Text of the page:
That an ABC journalist (no less) would ask a Coalition minister why the state government hadn’t intervened in Toomelah in Far North NSW and introduced a John Howard-style ‘emergency plan’ to fix the policing, drink, crime and child abuse problems besetting the community shows how far the debate about Aboriginal Australia has come.

Leigh Sales was also prepared to ask the hard question whether governments are afraid to remove Aboriginal children from hell-holes like Toomelah ‘for fear of being accused of racism, and given what we saw happen with the Stolen Generation?’

The conservative commentator Andrew Bolt has often suggested that the misplaced fear of creating another Stolen Generation is impeding the proper protection of Aboriginal children.

This maybe so, but I think the situation is more complex.

Since the 1970s, child protection authorities have favoured ‘family preservation’ and have removed children – white or black – only as a last resort.

The Stolen Generation issue only came to prominence in the mid-1990s, by which time the current anti-removal practices were already the norm.

The publicity generated by the 1996 ‘Bringing Them Home’ report has probably increased sensitivities and reinforced the reluctance to separate Aboriginal families.

However, the major impact has been on what happens to Aboriginal children who are eventually removed from their families. These days, these children are more likely to enter 'kinship care' and reside with a relative or another community member.

This is called the ‘Aboriginal Placement Principle’ and is designed to balance safety and cultural concerns by ensuring Aboriginal children who cannot remain safely at home have ongoing contact with their heritage.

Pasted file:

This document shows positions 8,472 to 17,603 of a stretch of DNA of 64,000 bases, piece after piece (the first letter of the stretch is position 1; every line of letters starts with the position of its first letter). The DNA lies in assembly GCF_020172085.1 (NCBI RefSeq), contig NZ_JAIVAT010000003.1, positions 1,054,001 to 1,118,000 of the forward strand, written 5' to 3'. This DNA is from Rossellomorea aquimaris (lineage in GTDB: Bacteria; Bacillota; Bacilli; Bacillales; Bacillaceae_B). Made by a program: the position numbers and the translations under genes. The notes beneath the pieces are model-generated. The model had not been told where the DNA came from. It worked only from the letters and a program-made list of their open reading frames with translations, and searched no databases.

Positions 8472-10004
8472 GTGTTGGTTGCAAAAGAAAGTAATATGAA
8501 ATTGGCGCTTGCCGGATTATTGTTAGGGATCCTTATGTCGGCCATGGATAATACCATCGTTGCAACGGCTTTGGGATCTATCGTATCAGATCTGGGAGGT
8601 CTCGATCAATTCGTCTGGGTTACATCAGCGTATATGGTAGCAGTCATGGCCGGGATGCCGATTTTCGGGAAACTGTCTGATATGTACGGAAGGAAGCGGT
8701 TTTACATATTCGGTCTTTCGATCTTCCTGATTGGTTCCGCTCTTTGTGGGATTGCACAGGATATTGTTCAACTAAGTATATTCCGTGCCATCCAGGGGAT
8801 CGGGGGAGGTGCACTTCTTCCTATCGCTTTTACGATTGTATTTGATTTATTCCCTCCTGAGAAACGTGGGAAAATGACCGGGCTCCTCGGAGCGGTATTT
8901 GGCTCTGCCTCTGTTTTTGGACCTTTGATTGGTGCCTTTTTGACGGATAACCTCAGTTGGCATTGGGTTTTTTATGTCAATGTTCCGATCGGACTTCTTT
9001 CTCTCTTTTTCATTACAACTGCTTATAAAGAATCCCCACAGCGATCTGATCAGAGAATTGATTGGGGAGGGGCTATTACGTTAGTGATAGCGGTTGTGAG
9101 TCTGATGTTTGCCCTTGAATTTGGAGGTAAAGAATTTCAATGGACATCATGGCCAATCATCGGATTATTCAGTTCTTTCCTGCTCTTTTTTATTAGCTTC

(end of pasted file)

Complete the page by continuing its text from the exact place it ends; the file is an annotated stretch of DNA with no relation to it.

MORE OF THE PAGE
Sounds fine in theory. But a number of official reports suggest that Aboriginal children are placed in inappropriate and dangerous situations because – in the rush not to repeat past racist errors – the suitability of kinship carers is overlooked.

By putting culture before safety, children are being removed from the frypan of family dysfunction to the fire of extended family and community dysfunction.

We do not know how big a problem this is because of the lack of research on the outcomes for children in kinship care. But the idea that Aboriginal children end up in placements that fail to meet basic standards, and receive ‘a lesser standard of care than non-Aboriginal children,’ is certainly alarming.

If this is happening, then the anti-racist determination to prevent ‘another Stolen Generation’ is promoting perverse and essentially racist outcomes. Black and white children are being treated differently based on the colour of their skin.



Paul said...

I saw a wonderful example of an Aboriginal child of about ten, brought up here by his white foster parents who had reared him since he was three, to visit his critically ill natural & alcoholic mother. While here the equally alcoholic relatives started making ominous noises about taking him back to his "coolture nd pippol". The kid was terrified of them and hid behind his foster parents the whole time. They left very soon after before the Indigenous family started getting all legal with them and a pro-bono scumbag lawyer. Big question. Who is stealing who?

Anonymous said...

Hi there, i read your blog occasionally and i own a similar one and i was just curious if you get a lot of spam comments? If so how do you reduce it, any plugin or anything you can suggest? I get so much lately it’s driving me insane so any help is very much appreciated.